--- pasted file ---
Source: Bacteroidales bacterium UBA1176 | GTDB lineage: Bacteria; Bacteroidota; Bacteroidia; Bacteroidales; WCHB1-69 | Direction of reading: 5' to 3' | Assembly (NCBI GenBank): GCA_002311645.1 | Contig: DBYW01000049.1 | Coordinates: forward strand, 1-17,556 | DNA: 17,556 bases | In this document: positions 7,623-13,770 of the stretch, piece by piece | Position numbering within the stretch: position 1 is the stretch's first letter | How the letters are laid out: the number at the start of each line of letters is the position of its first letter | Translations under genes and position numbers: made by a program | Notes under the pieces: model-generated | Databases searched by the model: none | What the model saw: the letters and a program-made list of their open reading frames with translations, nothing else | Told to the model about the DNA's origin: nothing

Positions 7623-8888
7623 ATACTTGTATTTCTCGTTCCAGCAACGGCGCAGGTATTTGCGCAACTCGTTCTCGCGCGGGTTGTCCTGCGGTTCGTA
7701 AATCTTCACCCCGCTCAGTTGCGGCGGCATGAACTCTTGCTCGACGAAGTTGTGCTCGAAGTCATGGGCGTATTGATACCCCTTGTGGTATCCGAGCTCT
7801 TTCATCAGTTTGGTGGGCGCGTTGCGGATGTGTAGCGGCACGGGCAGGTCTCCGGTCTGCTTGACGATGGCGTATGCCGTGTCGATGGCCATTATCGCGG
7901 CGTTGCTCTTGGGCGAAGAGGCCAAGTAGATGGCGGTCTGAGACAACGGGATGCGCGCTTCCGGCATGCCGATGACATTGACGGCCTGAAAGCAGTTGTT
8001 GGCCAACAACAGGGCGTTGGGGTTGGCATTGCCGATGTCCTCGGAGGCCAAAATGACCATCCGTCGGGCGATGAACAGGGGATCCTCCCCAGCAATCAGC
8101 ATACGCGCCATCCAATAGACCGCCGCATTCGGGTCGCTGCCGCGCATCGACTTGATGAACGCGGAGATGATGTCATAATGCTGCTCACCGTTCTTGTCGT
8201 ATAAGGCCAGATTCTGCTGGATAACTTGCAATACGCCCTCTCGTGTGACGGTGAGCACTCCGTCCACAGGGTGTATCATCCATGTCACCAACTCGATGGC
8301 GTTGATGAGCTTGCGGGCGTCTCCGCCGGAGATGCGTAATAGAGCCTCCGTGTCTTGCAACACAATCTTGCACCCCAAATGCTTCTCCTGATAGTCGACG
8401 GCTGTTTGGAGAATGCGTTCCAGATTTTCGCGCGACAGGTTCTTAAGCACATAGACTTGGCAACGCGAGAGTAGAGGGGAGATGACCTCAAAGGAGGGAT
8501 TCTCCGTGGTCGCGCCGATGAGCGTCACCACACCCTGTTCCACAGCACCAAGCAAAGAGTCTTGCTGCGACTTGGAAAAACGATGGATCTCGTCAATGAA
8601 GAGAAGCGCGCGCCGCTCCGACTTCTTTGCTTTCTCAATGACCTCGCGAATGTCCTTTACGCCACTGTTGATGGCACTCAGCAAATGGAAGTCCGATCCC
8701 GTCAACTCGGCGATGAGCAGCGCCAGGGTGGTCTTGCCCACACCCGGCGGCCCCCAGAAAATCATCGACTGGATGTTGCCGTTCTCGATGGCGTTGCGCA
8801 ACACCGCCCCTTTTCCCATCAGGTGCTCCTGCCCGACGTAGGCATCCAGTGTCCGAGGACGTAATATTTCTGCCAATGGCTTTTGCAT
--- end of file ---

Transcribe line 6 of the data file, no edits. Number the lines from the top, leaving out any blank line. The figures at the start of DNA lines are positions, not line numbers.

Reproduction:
7901 CGTTGCTCTTGGGCGAAGAGGCCAAGTAGATGGCGGTCTGAGACAACGGGATGCGCGCTTCCGGCATGCCGATGACATTGACGGCCTGAAAGCAGTTGTT